Thursday, 5 November 2009

Swearing in Fiction

When I was a small child with pert thighs and a carefree attitude to most things, I was afraid of swear words. Often co-pupils would goad me into uttering the occasional fuck or the offhand shit, but – being of strong moral fibre – I refused to utter an impure word.

This continued throughout my adolescence. When the veils of life began to peel away, and I opened my eyes to the gaping black emptiness at the heart of all human endeavour, it became clearer to me that these fucks and shits served a purpose. They were words we uttered when the riptide of meaninglessness toppled us sideways into a hectare of profoundly unpalatable piss – your time to be singled out for a cosmological rape.

At university, my rebellion arrived at an awkward stage, meaning the whirlwinds of cuss and bluster I summoned up were often mistaken for immaturity and a bad attitude (which was probably true), but the liberation I felt when diagnosing the human condition a bubbling horrorcoat of fucking shit-flan and double-dick cakes was BRILLIANT.

However, I’ve also dragged the cussing habit into my writing. My question is: how lazy is the humble swear? Is it inevitable to include these words in our work given they're so firmly ensconced in our daily parlance? Or should we aspire to purer, cuss-free forms of literary endeavour? And who gives a fuck either way?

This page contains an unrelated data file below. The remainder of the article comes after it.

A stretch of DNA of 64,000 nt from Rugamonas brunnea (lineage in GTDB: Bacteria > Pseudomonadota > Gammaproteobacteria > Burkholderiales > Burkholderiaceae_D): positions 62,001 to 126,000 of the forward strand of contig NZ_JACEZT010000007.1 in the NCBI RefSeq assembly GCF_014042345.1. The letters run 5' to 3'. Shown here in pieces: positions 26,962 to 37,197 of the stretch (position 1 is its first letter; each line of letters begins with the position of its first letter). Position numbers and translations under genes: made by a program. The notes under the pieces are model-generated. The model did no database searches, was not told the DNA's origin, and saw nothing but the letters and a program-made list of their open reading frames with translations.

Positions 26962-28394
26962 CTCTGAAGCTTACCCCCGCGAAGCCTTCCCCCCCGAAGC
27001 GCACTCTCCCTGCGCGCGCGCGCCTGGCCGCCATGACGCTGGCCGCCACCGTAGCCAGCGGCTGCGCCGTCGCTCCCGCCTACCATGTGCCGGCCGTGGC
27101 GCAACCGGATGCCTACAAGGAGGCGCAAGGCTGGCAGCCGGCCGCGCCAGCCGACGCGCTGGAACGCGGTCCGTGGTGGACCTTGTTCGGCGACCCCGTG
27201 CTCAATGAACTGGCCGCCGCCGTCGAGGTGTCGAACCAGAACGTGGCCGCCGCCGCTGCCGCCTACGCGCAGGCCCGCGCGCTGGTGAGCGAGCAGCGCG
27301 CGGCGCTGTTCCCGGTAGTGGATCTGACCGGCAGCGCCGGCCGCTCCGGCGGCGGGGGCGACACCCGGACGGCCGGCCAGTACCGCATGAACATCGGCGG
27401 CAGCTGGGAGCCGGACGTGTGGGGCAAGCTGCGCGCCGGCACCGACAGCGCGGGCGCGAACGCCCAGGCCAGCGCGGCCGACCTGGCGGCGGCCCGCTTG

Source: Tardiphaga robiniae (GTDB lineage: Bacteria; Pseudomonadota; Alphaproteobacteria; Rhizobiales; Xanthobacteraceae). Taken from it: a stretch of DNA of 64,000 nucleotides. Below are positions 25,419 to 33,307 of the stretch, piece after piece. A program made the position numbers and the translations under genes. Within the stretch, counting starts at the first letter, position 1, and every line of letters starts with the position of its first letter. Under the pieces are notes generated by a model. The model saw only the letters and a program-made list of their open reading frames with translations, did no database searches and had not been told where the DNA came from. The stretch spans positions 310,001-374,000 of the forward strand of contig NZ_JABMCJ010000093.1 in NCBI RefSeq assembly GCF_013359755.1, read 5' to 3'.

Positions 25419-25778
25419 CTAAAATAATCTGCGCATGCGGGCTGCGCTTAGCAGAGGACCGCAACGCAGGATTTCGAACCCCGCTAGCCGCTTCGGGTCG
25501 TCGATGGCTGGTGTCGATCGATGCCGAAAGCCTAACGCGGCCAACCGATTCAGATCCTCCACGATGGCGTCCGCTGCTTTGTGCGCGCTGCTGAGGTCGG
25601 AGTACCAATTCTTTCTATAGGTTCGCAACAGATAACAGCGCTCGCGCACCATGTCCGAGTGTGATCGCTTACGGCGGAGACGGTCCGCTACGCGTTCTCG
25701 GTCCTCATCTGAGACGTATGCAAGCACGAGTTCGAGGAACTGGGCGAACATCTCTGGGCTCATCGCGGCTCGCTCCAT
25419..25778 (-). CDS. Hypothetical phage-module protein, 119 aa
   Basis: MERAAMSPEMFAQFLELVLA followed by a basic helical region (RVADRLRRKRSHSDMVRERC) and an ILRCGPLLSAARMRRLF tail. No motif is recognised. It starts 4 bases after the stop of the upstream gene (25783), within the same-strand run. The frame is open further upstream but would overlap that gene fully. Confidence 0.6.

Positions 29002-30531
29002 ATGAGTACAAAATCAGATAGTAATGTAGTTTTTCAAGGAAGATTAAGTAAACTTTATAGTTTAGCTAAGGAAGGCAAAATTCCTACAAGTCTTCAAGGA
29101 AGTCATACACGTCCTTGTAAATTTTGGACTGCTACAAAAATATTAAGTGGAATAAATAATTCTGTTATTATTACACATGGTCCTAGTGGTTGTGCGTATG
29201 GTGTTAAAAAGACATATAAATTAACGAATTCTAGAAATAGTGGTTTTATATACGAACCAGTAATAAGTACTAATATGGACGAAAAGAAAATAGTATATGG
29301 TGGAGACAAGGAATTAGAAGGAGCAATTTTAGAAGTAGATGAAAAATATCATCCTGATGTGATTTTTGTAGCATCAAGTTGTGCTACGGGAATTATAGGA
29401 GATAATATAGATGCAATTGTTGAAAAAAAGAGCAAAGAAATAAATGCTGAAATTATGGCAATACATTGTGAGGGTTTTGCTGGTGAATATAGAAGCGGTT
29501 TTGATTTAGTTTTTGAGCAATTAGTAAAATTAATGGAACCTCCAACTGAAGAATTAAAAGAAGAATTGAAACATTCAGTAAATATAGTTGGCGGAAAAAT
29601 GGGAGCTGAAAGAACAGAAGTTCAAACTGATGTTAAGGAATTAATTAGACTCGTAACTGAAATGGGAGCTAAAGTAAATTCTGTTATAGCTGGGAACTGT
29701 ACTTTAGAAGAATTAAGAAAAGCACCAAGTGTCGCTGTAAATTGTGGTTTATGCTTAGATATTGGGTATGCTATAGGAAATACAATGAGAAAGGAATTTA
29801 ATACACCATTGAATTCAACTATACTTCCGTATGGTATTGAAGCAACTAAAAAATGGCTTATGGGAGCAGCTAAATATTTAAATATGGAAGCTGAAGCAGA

I find the swear word entertaining in texts, provided the prose is of substantial artistic merit to get away with using them. Lazy novels about street gangs where cuss words are used every few pages are boredom fests for me. Forty pages of Nabovkian eloquence followed by eight sentences of shit and wank is hilarious and the writer should be knighted.

And I have a new swear: hegghi. It means to be badly attired or badly presented.

[What a hegghi!]


  1. My books seem to all end up with a teen in their pages, usually prominently. I don't think you can write a realistic teen without some swearing now and again--not all the time, but when they're mad or posturing? Has to happen. I'm not a big fan when the NARRATOR swears. Characters? Not a problem.